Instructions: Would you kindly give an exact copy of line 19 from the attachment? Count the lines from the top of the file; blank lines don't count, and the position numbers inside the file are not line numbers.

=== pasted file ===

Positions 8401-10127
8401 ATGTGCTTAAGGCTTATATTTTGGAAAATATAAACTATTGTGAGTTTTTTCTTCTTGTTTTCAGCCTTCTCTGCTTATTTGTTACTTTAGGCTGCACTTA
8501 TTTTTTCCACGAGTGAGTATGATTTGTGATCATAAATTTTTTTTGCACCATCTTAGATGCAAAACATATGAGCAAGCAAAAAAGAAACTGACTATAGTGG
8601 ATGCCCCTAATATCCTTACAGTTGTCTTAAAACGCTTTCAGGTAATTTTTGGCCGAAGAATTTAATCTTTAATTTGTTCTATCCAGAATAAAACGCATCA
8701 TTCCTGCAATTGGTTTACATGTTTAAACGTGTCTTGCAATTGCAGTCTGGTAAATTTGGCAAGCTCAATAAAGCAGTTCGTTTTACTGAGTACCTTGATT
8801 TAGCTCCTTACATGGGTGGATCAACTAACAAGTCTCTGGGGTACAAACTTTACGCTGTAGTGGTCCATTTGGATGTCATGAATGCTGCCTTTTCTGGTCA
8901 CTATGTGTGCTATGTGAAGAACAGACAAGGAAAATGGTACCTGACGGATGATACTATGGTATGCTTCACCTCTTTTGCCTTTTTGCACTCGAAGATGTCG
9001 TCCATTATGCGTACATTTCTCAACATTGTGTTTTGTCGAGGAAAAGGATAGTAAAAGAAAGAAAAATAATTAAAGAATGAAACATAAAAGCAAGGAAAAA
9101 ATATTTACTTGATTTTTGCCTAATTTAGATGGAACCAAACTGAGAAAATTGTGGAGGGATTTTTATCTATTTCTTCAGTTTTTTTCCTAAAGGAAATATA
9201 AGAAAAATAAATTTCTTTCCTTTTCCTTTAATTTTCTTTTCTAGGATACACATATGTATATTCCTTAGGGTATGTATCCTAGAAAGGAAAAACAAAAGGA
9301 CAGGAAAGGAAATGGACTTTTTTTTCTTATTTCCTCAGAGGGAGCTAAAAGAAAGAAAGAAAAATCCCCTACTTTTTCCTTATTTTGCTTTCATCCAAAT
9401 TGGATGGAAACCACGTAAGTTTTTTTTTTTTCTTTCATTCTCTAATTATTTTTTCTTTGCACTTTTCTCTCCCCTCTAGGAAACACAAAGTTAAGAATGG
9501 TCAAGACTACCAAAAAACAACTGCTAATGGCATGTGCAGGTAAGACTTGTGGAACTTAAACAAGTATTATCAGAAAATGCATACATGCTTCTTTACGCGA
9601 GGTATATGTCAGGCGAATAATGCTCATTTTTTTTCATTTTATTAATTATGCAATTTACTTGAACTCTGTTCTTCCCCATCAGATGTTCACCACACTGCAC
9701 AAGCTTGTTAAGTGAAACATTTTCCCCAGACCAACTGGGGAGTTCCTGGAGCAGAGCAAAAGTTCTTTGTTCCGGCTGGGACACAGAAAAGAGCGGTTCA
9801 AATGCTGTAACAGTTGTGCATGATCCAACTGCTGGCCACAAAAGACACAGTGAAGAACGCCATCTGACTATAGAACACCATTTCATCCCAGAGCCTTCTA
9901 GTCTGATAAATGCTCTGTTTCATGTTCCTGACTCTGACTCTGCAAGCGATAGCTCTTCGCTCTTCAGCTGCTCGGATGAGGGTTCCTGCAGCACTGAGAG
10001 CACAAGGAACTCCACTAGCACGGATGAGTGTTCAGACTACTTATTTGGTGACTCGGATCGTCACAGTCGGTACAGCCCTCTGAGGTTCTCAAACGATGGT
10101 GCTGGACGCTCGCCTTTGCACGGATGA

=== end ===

10101 GCTGGACGCTCGCCTTTGCACGGATGA